A Florida teen officially has broken a record set by Olympic champion Usain Bolt.
Erriyon Knighton, who turned professional in January 2021 while still a junior at Tampa Hillsborough High School, broke the 34-year-old’s U18 200m record on Monday, 31, during the American Track League meet in Jacksonville, Florida. The 17-year-old sprinter clocked in at 20.11, beating Bolt’s record of 20.13 from 2003, though Bolt still owns the title for the fastest 200m for a 17-year-old, for his timing of 19.93 in April 2004, months before he turned 18. “Although Bolt ran a 19.93 when he was 17 in 2004, it happened in the year in which he turned 18.
The Washington Post states, “To be eligible for a U18 best, World Athletics requires that an athlete not turn 18 during the calendar year, according to a U.S. Track and Field official. The same applies to U20 records. Bolt turned 18 later in the year in which he ran the 19.93. Knighton turned 17 in January and thus cannot turn 18 this year.”
The comparisons between Knighton and Bolt have already begun to pour in, thanks to the fact that they’re both taller sprinters. Several publications have put the 17-year-old at 6 feet and 3 inches — still, the difference now lies in a broken record.
Not only did Knighton break Bolt’s record, he also beat out Olympic 100M favorite Trayvon Bromell, who placed second with a score of 20.20. Also competing against Knighton were British runners Zharnel Hughes and Adam Gemili, who placed fourth at the 2016 Olympics and 2019 Worlds.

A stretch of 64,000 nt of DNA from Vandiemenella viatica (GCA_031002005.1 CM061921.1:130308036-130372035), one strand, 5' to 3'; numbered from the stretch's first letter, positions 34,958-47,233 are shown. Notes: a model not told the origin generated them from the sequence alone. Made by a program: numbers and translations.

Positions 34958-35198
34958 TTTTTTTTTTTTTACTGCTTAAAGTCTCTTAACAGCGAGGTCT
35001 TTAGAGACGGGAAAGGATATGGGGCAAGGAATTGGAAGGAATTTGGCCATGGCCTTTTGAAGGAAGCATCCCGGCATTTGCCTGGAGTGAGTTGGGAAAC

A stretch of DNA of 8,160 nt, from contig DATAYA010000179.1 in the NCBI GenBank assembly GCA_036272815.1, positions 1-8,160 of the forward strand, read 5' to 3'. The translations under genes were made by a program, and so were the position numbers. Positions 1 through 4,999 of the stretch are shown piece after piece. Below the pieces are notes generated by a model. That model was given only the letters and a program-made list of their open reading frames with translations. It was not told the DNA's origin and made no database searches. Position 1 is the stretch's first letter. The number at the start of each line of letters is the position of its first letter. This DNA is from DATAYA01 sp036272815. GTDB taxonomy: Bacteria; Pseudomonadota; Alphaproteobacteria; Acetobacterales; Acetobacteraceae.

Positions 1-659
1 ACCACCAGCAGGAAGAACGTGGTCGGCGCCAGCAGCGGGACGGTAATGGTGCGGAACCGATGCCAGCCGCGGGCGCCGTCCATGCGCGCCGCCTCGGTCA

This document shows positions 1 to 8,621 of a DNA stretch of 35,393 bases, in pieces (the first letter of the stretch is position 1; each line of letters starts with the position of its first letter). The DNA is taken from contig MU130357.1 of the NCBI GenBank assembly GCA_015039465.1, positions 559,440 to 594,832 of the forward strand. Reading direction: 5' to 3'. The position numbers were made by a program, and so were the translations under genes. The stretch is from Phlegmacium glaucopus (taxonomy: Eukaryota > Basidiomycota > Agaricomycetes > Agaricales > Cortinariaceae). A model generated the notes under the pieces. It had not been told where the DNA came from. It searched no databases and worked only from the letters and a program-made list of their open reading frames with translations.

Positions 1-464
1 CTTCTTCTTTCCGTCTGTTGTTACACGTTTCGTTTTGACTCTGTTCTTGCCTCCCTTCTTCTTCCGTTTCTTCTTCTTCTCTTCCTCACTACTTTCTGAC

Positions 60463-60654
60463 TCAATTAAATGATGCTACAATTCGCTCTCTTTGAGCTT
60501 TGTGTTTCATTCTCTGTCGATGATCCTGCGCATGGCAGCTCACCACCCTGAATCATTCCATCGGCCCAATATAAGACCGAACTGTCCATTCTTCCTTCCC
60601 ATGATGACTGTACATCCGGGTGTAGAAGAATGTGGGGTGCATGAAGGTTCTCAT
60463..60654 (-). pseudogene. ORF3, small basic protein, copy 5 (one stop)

According to a feature piece done on him by his high school newspaper, Hillsborough High School Today, Knighton took up the sport following a suggestion from his high school football coach. The young athlete figured track would serve as a way to improve his football talents and help him to become a quicker wide receiver with the ability to sprint faster than the defense. As a wide receiver, Knighton reportedly received offers to play for college football powers Alabama, Florida and Florida State, but he appeared to stick to the track.
While talking to his school newspaper in February, the teen expressed not much has changed since he gained success as a sprinter. However, he garnered a deal with Adidas, earning him reportedly six figures, most of which goes to his bank account, phone bill and mother.
At the time Knighton got the call, he told the publication that he wasn’t phased by the opportunity when the retail giant expressed their interest in working with him. “I was a little surprised, but not really. But I was, though, but not really,” he said. “I don’t really show emotions toward stuff like that.”
Knighton is qualified to race at the U.S. Olympic Trials that start in two weeks. He is younger than any U.S. Olympic male track and field athlete since miler Jim Ryunin 1964, according to Olympedia.org. He now ranks 13th among Americans in the 200m since the beginning of 2019 and seventh this year.
Be sure to check out the rising star below.
Link to original Atlanta Black Star